The mystery of what happened to Scott Summers has hung over the X-books ever since Marvel’s “All-New, All-Different” universe kicked off late last year. All we knew was that he died, creating a whole mess of a situation between the Inhumans and the X-Men. But the truth is a lot weirder than you might have expected.
Today’s final issue of the Death of X miniseries by Charles Soule, Jeff Lemire, Aaron Kuder, and Javier Garron sees Scott and his band of less-than-merry mutants finally make their big play against the Inhumans. In an attempt to stop the Terrigen mist clouds that are making their way over the earth, birthing new Inhumans while sterilizing and inflicting a fatal, incurable disease on mutantkind, Scott launches an all-out scrap with the Inhumans—and even Storm’s team of X-Men—as a distraction while he and a small team attempt to eliminate the vast Terrigen cloud.
They intend to do so with the help of obscure British mutant Thomas Jones, better known as Alchemy—a minor but longtime associate of the X-Men with the mutant ability to transmute matter from one element to another. Scott hopes that by touching the mists, he can alter its composition into something that is harmless to mutants and Inhumans. And, despite some interruptions from the Inhumans, the plan seemingly works, transforming the Terrigen Mists into an ominously blood-red cloud that no longer poisons mutants. However, it costs Alchemy his life, having absorbed all of the toxicity into his own body.
But even though the day is seemingly saved, we always knew Death of X wouldn’t end well for Scott. After all, we’ve seen what happens after already: the Inhumans and X-Men in a cold war about to turn hot, all because of something that cost Scott his life. We finally get to see that happen, as Scott, unwilling to compromise with the Inhuman royal family after his taste of victory—something that he believes has transformed his goals into an idea the Inhumans can never stop—faces the fury of Black Bolt.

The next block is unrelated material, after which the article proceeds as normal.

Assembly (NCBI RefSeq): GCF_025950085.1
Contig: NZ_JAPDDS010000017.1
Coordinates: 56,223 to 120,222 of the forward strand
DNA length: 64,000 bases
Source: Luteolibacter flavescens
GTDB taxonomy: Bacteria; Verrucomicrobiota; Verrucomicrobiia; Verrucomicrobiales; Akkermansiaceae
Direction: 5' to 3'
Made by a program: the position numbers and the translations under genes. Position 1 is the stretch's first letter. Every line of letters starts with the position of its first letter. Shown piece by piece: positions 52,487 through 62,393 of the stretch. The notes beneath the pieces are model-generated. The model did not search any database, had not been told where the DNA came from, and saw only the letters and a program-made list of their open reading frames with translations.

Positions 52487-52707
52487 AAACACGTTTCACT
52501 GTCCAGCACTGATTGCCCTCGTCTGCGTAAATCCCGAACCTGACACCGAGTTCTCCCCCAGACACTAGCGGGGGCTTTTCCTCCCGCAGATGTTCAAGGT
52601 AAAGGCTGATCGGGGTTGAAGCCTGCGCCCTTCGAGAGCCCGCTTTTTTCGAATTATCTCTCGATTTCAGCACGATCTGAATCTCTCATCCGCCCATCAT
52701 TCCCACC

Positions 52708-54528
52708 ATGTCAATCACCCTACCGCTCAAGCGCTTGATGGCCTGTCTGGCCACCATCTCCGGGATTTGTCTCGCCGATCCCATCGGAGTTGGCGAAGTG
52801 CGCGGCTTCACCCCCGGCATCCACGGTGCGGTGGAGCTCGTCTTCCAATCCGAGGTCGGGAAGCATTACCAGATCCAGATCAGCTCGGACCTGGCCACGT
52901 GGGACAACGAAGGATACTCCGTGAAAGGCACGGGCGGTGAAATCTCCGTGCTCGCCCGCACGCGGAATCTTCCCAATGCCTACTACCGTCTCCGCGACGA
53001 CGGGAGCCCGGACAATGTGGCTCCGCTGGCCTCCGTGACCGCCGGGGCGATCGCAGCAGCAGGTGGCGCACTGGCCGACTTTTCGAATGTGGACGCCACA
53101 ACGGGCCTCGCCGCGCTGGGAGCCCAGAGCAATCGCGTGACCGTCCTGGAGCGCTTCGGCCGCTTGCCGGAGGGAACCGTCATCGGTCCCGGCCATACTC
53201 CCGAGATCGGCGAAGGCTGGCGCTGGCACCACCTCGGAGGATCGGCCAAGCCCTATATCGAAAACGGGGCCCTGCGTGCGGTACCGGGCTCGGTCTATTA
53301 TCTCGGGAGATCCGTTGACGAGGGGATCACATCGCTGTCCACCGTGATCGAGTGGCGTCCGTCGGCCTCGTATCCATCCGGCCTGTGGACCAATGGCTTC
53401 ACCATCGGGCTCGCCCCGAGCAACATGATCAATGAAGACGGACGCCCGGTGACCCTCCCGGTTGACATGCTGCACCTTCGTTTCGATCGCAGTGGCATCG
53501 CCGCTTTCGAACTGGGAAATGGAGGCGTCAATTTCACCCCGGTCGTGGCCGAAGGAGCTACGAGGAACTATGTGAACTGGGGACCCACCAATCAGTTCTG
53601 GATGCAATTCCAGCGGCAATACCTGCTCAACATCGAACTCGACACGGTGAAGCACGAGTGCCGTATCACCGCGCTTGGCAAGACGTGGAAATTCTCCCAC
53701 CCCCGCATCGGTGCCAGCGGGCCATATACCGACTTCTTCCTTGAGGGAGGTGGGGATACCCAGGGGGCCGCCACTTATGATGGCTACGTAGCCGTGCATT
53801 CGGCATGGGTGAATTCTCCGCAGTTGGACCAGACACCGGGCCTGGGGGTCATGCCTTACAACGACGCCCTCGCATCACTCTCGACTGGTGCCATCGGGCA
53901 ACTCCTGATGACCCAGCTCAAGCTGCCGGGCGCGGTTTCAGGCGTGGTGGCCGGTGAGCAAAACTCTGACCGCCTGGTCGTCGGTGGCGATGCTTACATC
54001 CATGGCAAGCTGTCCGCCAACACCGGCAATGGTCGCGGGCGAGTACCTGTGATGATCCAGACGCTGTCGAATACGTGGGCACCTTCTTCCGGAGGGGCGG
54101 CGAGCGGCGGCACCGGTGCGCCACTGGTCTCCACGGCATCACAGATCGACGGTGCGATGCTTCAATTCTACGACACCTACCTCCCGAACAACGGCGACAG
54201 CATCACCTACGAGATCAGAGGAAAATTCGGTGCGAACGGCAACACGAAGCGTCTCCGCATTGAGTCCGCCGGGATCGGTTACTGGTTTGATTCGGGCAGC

So there you have it. Or do you? That is Scott Summers dying at Inhuman hands in the panel above. But there’s one more bizarrely dark twist in Cyclops’ tale, revealed to his brother by Emma Frost at Scott’s funeral. Havok doesn’t believe “suicide by Black Bolt” is something his brother would do, even if it turned him into a martyr for his cause—and it turns out he was right.
Because Scott Summers was slightly too dead already to have died at Black Bolt’s hands.
The final twist of Death of X is that the Cyclops we’ve been following was never actually him, but instead an alarmingly, bafflingly powerful psychic projection by Emma Frost—because Scott actually died in the first issue of the series, when the X-Men first encountered the toxic Terrigen for the first time. As he suffocated in Emma’s arms, Scott begged Emma not to let his cause end like this, as he quietly spluttered to death in an isolated lab.
So Emma took it upon herself to become Scott Summers—creating her own psychic version of the man she loved, advancing his cause until it came for him to die in a grandiose fashion, ensuring that Scott’s legacy would live on beyond him. “I made him an idea,” Emma declares on the final page of the book. “And ideas never die.”
It’s a weird end to one of Marvel’s most iconic characters—and one that doesn’t quite add up to the image the company has been cooking up for Cyclops in the X-Men books since his death(s), one where his actions were so extreme it caused him to be hated by Mutant, Human, and Inhuman alike. But now, after a year of questioning, we at last know how the final chapter of Scott Summers’ journey came to an end.